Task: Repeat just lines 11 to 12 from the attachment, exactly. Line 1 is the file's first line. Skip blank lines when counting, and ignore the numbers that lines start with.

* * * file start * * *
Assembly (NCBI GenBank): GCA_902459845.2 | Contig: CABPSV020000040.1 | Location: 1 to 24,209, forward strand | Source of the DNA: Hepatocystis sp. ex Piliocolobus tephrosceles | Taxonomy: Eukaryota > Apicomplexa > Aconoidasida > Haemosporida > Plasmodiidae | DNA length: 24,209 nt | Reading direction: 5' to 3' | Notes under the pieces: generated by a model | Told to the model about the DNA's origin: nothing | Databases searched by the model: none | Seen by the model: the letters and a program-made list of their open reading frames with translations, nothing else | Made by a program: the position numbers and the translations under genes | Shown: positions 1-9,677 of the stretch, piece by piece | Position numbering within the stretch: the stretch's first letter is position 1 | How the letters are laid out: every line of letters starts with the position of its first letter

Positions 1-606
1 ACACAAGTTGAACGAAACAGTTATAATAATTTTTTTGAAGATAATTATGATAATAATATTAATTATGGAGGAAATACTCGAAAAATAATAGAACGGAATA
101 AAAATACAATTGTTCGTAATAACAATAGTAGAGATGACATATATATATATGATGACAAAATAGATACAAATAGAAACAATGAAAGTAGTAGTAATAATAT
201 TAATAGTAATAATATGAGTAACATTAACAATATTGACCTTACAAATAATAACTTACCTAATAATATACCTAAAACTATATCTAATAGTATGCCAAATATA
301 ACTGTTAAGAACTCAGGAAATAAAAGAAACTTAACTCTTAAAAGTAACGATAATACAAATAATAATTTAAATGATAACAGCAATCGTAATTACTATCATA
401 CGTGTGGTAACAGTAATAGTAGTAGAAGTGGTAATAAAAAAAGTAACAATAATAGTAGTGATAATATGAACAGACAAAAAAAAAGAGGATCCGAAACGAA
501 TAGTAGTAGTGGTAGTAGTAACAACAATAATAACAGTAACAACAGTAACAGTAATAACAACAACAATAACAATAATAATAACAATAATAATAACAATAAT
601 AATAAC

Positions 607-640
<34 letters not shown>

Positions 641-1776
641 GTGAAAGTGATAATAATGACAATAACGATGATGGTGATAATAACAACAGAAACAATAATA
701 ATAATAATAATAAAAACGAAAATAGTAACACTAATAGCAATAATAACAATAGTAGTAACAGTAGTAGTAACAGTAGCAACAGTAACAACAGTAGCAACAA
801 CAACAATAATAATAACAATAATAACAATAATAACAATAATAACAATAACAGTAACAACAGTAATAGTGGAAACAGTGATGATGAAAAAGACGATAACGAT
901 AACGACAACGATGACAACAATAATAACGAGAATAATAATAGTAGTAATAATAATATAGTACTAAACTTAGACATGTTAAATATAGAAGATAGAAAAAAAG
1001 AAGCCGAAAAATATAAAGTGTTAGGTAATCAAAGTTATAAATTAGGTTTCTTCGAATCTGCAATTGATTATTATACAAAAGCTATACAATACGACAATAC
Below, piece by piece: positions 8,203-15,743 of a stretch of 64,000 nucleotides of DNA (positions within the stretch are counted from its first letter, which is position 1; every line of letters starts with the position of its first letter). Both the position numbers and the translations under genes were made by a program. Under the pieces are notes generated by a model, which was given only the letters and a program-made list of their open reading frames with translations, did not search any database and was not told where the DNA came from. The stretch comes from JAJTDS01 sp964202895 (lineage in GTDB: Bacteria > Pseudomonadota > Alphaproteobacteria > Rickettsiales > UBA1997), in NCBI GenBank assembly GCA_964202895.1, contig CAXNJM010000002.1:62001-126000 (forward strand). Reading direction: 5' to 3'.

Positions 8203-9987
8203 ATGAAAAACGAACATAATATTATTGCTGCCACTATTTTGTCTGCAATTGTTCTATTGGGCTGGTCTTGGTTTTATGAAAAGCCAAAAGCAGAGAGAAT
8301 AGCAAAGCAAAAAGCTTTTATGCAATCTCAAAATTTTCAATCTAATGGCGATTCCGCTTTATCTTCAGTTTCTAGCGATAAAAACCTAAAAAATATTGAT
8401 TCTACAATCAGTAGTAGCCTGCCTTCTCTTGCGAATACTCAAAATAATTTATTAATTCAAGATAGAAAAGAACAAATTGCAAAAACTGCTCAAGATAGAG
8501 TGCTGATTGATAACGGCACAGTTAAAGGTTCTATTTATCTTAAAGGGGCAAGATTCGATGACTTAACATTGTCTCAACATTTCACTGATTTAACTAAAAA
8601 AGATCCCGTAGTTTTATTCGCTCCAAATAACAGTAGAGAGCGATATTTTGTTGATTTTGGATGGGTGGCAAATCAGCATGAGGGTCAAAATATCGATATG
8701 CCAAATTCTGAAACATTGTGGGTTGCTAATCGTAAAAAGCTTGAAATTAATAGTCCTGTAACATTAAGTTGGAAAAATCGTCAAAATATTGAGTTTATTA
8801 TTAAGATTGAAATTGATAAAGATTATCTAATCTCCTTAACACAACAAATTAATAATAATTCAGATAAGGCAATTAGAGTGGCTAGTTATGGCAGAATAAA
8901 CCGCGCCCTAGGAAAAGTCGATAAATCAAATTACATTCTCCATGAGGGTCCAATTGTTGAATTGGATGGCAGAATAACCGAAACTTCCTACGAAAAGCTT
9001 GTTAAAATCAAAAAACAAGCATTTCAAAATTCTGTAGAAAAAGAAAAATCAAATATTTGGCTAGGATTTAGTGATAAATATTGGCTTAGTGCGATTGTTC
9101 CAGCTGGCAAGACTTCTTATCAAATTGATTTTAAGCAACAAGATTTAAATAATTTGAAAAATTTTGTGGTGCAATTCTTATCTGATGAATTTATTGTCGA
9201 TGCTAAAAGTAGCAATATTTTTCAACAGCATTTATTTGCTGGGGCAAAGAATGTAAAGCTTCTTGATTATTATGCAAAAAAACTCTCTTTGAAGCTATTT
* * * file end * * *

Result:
<34 letters not shown>

Positions 641-1776